Given the historical week he has had, former Tottenham and Liverpool striker Robbie Keane might not agree, but it is hard to see quite what the rest of the Republic of Ireland squad can gain from their friendly tonight against Spain, Chelsea’s Juan Mata, Arsenal’s Santi Cazorla and all.
Even manager Giovanni Trapattoni says “sure, Spain will win” – so what exactly is the point of the Republic playing a match on June 12th after such a hard slog of a season?
Okay, the Irish are in very good form and have attacked their post-season programme with a brilliant attitude – you only have to see the way they performed in the 1-1 draw against England at Wembley to realise that there were not many players that had their towels on the beach.
And try telling Keane, who scored a hat-trick in his record-breaking 126th appearance for his country in the 3-0 win over Faroe Islands at the weekend, that playing for your national team is a non-event.
Nevertheless, you can’t help but feel that this is just one game too far in what is now summer time (no, really it is) and I think that Spain, looking towards their Confederations Cup campaign that kicks off on Saturday, will have the extra motivation and as they have the far superior footballers, you have to be on a Spanish win here.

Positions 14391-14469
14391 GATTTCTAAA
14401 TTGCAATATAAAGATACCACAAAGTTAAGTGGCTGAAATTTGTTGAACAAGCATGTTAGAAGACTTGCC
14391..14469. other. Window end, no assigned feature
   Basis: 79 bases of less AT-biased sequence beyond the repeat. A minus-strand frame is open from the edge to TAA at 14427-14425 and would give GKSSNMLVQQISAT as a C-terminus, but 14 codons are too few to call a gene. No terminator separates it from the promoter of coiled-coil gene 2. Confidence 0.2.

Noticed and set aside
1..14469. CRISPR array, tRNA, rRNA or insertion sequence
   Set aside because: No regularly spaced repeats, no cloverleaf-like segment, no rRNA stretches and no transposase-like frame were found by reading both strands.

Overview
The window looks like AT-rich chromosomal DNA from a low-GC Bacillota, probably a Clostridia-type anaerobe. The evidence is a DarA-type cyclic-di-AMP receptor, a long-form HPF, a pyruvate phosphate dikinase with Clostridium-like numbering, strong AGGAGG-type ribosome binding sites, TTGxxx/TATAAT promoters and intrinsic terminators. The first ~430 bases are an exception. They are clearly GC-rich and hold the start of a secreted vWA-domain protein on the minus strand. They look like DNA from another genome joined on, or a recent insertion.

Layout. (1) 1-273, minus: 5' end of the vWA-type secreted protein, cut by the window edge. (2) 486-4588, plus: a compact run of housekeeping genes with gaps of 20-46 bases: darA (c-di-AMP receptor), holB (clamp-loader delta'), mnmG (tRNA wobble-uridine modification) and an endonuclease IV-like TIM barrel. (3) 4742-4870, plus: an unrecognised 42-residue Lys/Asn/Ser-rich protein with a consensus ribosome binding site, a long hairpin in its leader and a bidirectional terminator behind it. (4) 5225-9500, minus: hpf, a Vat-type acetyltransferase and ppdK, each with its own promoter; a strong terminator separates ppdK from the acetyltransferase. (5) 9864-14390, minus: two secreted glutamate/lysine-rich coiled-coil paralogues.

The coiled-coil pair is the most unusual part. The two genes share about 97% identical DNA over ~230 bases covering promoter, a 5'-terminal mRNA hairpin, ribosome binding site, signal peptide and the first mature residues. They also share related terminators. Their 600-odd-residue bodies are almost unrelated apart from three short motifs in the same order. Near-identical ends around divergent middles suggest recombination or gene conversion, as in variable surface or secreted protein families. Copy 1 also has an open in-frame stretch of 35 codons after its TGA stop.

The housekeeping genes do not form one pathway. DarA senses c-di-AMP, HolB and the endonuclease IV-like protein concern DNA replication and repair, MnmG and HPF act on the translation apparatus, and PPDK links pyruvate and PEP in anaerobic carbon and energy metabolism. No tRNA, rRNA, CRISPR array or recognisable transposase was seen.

But there is no value to be had whatsoever in a price of 11/50 and if you are touching that in a friendly game, especially when we are as of yet unsure what kind of side Vicente Del Bosque will field, then you’re a bit on the mad side.
Yet there is no appeal in the Irish price of 13/1 when you consider their poor record against Spain – they have won just one of the last 14 meetings – and the fact that the 4-0 hammering they received at Euro 2012 will still be fresh in the memory.
Ireland have improved since then and have lost just one of the eight fixtures that they have played since a 6-1 drubbing by Germany, but I’m still not even that tempted to go in for the draw at 9/2.
But what I will do is play the 11/10 that both teams score. Spain will score – you have to go back their 1-0 defeat to Fabio Capello’s England 20 games ago for the last time they didn’t – but a price of 11/10 suggests that Ireland won’t, and I’m not convinced that will be the case.
Spain’s defensive record in tournament football has been sensational, but in friendlies they tend to take their eye off the ball.
Del Bosque’s men have only kept four clean sheets in their last 13 meaningless internationals and have actually let in goals against Costa Rica, South Korea, Puerto Rico, Panama and Haiti.
You don’t need me to tell you that they are hardly powerhouses of world football and Ireland, who have scored in nine of their last 11 games, can profit from a possibly distracted Spanish backline.
And with Spain certain to score, the 11/10 might represent a bit of a value on a match that doesn’t seem to have a lot of it elsewhere.